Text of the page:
Clinton County, Iowa
Location within the U.S. state of Iowa
Iowa's location within the U.S.
|Named for||DeWitt Clinton|
|• Total||710 sq mi (1,800 km2)|
|• Land||695 sq mi (1,800 km2)|
|• Water||15 sq mi (40 km2) 2.1%|
| • Estimate |
|• Density||69/sq mi (27/km2)|
|Time zone||UTC−6 (Central)|
|• Summer (DST)||UTC−5 (CDT)|
Clinton County is a county located in the U.S. state of Iowa. As of the 2010 census, the population was 49,116. Its county seat is Clinton. Its name is in honor of the seventh Governor of New York State, DeWitt Clinton.
Clinton County comprises the Clinton, IA Micropolitan Statistical Area, which is also included in the Davenport–Moline–Rock Island Metropolitan Statistical Area.
Clinton County was formed on December 21, 1837. It was named for DeWitt Clinton, a Governor of New York and most ardent advocate for the construction of the Erie Canal. The cities of DeWitt and Clinton were also named after him.
In 1835, Elijah Buell built a log cabin for himself and his family and was thus the first settler of the region. In 1854, the first newspaper was issued and in 1858, the Lyons Female College for girls opened its doors. The tuition was set at $175 per student.
The county has used three courthouses in its history. The structure currently in use was constructed in Romanesque style and opened in 1897.
Clinton county was first settled in 1836, by Mr. Bourne, who located upon Sec. 1, T. 80, R. 4, East. The county was surveyed in 1837, by the Messrs. Burtz. The Surveyor General's office was then at Cincinnati, Ohio. In 1840, the county was organized by Sheriff Bourne. In 1841, R. R. Bed ford and others formed a little settlement at De Witt, and during the same year Messrs. Wheeler and Evans erected a log court-house. In stepping from the past to the present, we quote the language of one of the "oldest inhabitants." He says: "Clinton County was originally settled by the poorest class of people on God's earth; and it is with great pleasure that I have witnessed their progress, slow but sure, and now find the most of them very comfortably situated."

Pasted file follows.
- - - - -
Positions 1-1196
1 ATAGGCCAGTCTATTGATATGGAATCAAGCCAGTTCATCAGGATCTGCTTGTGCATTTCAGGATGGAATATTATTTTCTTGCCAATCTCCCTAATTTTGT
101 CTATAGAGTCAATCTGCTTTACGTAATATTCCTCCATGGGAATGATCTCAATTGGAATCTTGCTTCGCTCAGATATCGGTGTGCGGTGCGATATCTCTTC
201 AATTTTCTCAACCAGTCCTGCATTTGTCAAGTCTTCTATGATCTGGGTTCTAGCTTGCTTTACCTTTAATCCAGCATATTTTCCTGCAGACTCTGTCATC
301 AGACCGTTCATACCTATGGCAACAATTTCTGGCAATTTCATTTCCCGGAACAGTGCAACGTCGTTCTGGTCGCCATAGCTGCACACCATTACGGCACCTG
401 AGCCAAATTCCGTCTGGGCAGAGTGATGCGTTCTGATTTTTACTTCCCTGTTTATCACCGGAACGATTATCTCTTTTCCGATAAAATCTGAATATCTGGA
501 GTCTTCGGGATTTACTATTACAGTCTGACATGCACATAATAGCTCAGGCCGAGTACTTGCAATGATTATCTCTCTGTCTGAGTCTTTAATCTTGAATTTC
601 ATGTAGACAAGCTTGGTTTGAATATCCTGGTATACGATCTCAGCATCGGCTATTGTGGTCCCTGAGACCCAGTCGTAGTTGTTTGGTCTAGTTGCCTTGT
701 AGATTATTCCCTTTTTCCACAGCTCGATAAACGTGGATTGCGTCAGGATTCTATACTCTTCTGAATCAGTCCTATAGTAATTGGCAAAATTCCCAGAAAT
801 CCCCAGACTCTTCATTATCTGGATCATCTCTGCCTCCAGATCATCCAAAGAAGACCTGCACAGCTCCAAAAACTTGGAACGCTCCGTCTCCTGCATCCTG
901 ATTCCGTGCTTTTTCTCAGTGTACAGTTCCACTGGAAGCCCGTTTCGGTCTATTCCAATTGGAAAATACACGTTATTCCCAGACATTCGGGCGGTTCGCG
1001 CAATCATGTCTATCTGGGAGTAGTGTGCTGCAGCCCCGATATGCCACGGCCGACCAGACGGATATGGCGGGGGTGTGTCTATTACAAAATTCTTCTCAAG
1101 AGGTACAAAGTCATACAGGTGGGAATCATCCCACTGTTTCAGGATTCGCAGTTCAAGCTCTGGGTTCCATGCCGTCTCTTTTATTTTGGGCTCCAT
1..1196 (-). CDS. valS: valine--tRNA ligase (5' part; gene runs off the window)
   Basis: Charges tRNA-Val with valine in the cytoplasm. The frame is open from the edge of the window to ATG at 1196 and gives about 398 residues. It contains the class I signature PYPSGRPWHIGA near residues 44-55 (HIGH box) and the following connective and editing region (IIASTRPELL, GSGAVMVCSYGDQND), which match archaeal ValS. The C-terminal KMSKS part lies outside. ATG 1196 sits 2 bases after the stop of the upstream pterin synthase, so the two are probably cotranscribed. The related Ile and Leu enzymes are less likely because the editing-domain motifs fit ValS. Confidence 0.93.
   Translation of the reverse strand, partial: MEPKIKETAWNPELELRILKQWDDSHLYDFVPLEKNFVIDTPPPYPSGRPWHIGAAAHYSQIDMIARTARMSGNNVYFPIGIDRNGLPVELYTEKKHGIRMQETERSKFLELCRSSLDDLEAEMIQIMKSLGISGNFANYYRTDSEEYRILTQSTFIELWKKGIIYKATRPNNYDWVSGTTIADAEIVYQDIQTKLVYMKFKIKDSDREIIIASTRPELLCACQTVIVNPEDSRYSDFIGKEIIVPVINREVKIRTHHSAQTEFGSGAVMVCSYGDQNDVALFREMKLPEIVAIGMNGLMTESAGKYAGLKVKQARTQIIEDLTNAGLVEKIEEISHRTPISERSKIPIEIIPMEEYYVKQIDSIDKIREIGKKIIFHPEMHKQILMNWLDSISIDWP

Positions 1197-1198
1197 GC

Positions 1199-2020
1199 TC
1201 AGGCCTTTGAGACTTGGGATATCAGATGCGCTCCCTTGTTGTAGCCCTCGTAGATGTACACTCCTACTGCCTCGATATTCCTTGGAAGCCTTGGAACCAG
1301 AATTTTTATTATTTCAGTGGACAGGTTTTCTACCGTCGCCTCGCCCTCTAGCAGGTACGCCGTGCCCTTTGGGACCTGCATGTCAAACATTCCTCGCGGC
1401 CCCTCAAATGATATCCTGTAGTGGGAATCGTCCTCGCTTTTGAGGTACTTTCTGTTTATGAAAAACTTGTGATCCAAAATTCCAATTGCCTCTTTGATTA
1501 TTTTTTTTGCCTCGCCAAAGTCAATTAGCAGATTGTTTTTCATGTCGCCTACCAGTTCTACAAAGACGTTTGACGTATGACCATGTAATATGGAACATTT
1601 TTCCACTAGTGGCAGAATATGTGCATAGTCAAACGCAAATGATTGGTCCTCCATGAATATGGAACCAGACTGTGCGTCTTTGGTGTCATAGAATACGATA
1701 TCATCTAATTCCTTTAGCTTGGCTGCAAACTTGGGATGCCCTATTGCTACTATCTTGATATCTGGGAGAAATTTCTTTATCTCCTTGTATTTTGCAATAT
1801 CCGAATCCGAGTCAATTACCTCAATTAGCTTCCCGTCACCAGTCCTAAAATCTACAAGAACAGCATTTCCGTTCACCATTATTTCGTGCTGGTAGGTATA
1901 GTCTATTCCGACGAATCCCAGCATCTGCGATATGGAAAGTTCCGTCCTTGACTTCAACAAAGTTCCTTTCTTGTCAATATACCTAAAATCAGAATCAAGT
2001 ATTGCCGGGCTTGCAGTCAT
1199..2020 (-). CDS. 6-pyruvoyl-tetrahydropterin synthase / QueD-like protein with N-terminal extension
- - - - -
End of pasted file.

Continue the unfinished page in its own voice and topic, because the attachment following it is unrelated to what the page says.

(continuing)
The population of this County in 1840, was 821; in 1850, 2822; in 1854, 7000; and in 1856, 11,000. The population of Lyons in 1850, was 453. In 1856 the population increased to 2700.
According to the U.S. Census Bureau, the county has a total area of 710 square miles (1,800 km2), of which 695 square miles (1,800 km2) is land and 15 square miles (39 km2) (2.1%) is water. It includes the easternmost point in the state of Iowa, on the Mississippi River in Elk River township in the northeast section of the county.
- Jackson County (north)
- Carroll County, Illinois (northeast)
- Whiteside County, Illinois (east)
- Rock Island County, Illinois (southeast)
- Scott County (south)
- Cedar County (southwest)
- Jones County (northwest)
National protected area
|U.S. Decennial Census|
The 2010 census recorded a population of 49,116 in the county, with a population density of 70.67/sq mi (27.286/km2). There were 21,733 housing units, of which 20,223 were occupied.
As of the census of 2000, there were 50,149 people, 20,105 households, and 13,671 families residing in the county. The population density was 72 people per square mile (28/km2). There were 21,585 housing units at an average density of 31 per square mile (12/km2). The racial makeup of the county was 95.87% White, 1.89% Black or African American, 0.24% Native American, 0.56% Asian, 0.02% Pacific Islander, 0.34% from other races, and 1.08% from two or more races. 1.25% of the population were Hispanic or Latino of any race.